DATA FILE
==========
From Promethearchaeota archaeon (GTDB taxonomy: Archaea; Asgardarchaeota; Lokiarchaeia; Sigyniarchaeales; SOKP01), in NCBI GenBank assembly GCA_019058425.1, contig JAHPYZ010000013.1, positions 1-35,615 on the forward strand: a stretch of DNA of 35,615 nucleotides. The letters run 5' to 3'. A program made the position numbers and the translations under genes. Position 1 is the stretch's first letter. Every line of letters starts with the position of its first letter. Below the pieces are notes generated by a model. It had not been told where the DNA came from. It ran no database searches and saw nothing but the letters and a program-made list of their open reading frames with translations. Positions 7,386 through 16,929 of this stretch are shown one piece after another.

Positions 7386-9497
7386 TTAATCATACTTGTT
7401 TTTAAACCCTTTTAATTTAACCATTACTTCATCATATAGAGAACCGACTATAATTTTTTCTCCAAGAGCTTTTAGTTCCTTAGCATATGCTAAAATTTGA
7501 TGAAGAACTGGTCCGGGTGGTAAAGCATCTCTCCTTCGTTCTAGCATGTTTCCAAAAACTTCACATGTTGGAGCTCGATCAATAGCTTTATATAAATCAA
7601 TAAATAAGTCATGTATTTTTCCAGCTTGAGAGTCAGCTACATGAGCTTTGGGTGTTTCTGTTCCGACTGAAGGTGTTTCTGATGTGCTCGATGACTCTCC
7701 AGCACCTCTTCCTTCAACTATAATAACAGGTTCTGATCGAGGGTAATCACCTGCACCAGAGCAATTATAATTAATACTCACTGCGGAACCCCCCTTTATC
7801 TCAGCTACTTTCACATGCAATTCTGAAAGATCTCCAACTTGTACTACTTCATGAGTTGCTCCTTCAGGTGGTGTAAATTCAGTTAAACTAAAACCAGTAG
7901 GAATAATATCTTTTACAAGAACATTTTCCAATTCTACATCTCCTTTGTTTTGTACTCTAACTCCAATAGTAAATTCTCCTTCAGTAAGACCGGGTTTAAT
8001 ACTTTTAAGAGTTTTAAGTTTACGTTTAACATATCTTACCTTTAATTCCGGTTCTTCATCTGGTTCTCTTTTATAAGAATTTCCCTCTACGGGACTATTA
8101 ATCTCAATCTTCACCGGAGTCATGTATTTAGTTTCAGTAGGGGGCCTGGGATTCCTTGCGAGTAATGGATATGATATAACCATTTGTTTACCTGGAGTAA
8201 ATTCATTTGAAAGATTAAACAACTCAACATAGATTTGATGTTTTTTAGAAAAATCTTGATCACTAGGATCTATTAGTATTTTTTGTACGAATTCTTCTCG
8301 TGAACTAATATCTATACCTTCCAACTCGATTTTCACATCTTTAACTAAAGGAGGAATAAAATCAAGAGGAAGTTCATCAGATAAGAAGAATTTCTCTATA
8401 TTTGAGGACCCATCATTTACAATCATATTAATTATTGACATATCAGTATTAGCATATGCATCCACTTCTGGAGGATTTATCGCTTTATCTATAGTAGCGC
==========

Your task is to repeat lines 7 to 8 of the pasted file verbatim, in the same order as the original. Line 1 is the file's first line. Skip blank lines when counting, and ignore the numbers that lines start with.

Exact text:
7701 AGCACCTCTTCCTTCAACTATAATAACAGGTTCTGATCGAGGGTAATCACCTGCACCAGAGCAATTATAATTAATACTCACTGCGGAACCCCCCTTTATC
7801 TCAGCTACTTTCACATGCAATTCTGAAAGATCTCCAACTTGTACTACTTCATGAGTTGCTCCTTCAGGTGGTGTAAATTCAGTTAAACTAAAACCAGTAG